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China's game approval rules will soon apply to HTML5 and WeChat mini-games

China's game approval process has undergone a lot of change in the past year or so, including a full-on freeze for most of 2018, but more changes are set to hit the program this month.

China’s game approval process has undergone a lot of change in the past year or so, including a full-on freeze for most of last year, but more changes are set to hit the program this month including some that expand its reach to cover HTML5 and instant games.

Releasing a game in China requires it to be submitted to regulators and deemed to meet certain content and quality standards before being greenlit to go up for sale, meaning that these regulations are important to know for devs interested in launching a game in China’s sizable market. 

Niko Partners has summarized the new and existing regulations China’s State Administration of Press and Publication plans to have fully implemented this month to oversee that process. Each, according to Niko Partners, aims to address issues related to game quality and content, risks of game addiction (especially in minors), and self-regulation for publishers.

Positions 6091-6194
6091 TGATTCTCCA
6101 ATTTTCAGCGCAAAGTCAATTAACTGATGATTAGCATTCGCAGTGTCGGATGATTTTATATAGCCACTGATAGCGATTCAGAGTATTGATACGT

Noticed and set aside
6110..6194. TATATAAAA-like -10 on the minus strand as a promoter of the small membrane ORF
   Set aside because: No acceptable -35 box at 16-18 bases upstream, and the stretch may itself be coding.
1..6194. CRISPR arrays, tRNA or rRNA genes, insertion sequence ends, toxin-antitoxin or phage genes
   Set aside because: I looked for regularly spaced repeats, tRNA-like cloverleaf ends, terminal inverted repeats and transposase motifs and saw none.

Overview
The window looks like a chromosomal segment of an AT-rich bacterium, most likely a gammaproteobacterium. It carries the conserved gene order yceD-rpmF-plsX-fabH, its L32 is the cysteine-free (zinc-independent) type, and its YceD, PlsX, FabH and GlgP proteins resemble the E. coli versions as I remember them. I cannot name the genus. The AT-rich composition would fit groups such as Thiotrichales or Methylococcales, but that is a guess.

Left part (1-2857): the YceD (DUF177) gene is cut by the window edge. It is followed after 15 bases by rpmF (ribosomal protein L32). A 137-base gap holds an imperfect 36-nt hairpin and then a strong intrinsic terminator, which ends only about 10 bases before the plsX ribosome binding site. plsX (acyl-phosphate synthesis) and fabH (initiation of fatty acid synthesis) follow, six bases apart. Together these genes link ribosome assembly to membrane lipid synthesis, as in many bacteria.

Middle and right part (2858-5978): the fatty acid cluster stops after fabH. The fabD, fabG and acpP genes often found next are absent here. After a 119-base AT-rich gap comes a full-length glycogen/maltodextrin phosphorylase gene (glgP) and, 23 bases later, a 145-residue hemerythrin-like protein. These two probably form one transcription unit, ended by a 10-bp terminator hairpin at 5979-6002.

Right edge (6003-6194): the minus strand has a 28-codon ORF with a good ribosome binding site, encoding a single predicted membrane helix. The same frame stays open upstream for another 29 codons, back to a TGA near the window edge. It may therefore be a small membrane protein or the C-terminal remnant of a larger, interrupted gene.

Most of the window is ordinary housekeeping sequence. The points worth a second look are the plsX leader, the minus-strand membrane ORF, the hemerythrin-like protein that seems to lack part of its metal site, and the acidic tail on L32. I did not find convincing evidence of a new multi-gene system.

Those include some plans that already were put into motion in December 2018 like establishing an ethics committee to evaluate the social values of online games and to restart the previously-frozen approval process that issues licenses for new titles.

Newer policies include an undisclosed limit on the number of games approved per calendar year (less than 5,000 for 2019, by Niko Partners' estimate), increased research and implementation of anti-addiction systems, especially for mobile games, and rules that require HTML5 games and mini-games like WeChat titles to seek approval before releasing.

Other new goals of the approval process seek to introduce and encourage self-regulation within China-based game publishers to check content ahead of approval, something that would come from more transparent information on the approval process itself, and goals that aim to promote games that “promote traditional culture” and feature “correct information regarding history, politics, and law.”

The full Niko Partners writeup offers more context for each of these, as well as a list of more specific content guidelines (“there shall be no images of dead bodies or pools of blood in any games,” clearly note if a game is part of a series or risk it being denied due to title overlap) that developers might want to check out as well.

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